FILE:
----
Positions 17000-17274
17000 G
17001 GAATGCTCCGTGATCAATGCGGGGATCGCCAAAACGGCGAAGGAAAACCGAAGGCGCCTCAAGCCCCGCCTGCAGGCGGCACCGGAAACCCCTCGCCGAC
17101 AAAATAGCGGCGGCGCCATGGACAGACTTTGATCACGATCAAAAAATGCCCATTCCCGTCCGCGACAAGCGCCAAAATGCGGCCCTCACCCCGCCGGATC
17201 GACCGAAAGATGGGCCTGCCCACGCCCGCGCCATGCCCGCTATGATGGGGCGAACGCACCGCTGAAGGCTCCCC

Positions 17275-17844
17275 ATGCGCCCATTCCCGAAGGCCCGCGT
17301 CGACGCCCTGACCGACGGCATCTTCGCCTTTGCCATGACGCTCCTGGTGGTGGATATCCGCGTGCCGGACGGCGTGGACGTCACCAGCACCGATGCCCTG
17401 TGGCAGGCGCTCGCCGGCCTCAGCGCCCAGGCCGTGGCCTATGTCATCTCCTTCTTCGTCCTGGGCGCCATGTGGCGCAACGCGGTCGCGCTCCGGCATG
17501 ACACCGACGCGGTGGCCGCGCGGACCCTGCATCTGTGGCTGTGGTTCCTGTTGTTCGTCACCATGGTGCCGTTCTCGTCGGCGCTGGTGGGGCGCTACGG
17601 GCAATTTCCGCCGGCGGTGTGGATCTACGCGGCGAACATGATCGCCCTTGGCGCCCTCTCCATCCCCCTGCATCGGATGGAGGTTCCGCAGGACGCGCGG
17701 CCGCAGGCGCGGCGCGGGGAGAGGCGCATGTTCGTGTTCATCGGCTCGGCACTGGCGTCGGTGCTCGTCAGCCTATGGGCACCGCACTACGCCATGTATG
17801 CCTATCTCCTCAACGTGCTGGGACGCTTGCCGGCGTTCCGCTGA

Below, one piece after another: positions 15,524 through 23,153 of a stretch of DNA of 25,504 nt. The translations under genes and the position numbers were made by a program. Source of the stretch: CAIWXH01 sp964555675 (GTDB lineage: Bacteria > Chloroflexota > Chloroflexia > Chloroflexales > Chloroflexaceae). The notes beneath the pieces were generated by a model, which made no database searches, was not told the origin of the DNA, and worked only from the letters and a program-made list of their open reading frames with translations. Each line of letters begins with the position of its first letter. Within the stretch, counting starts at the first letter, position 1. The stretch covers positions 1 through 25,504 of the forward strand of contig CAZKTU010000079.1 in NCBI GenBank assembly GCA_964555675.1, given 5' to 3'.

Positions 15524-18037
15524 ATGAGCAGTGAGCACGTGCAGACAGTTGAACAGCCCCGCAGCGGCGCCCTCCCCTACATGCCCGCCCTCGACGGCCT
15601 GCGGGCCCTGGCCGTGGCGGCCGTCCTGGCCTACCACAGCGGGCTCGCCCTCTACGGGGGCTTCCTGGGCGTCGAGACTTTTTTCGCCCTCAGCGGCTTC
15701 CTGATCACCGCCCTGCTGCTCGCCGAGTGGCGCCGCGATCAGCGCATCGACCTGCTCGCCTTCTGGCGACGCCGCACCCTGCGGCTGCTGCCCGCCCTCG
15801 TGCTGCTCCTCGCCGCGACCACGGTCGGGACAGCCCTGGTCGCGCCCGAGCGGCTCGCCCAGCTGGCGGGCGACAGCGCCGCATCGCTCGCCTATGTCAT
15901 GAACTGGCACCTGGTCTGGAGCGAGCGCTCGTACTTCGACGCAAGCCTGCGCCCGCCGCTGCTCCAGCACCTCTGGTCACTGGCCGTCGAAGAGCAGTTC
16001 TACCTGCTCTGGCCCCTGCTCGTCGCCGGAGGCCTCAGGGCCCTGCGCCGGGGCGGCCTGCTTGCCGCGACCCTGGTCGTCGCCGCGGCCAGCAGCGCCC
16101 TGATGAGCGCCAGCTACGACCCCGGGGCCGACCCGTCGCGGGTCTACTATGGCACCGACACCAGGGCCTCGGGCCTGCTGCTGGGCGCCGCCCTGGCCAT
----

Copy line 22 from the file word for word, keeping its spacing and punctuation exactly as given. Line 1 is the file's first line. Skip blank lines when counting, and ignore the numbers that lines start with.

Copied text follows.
16101 TGATGAGCGCCAGCTACGACCCCGGGGCCGACCCGTCGCGGGTCTACTATGGCACCGACACCAGGGCCTCGGGCCTGCTGCTGGGCGCCGCCCTGGCCAT